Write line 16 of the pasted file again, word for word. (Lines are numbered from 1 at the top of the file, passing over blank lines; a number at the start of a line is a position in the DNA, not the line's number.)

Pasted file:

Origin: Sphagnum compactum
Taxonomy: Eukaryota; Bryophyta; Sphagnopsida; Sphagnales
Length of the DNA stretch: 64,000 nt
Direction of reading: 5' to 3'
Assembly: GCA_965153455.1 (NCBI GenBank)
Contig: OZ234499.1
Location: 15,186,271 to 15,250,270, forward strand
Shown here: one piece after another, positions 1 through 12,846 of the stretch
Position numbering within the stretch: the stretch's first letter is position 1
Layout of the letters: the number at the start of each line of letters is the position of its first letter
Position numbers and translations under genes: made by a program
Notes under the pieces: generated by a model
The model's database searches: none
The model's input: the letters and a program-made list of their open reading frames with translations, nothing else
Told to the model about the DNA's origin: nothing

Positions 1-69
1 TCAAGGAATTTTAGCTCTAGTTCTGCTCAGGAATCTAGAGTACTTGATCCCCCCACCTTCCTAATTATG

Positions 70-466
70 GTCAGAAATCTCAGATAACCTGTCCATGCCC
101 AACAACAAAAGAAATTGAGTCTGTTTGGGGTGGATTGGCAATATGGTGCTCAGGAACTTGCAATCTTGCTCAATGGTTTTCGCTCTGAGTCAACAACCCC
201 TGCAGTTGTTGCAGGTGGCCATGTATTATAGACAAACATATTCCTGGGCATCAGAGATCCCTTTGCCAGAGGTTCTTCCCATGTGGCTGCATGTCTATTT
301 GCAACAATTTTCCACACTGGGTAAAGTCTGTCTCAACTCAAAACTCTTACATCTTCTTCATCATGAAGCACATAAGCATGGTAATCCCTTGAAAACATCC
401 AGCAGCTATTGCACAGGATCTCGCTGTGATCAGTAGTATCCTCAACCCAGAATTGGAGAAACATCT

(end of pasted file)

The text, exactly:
Positions 1-69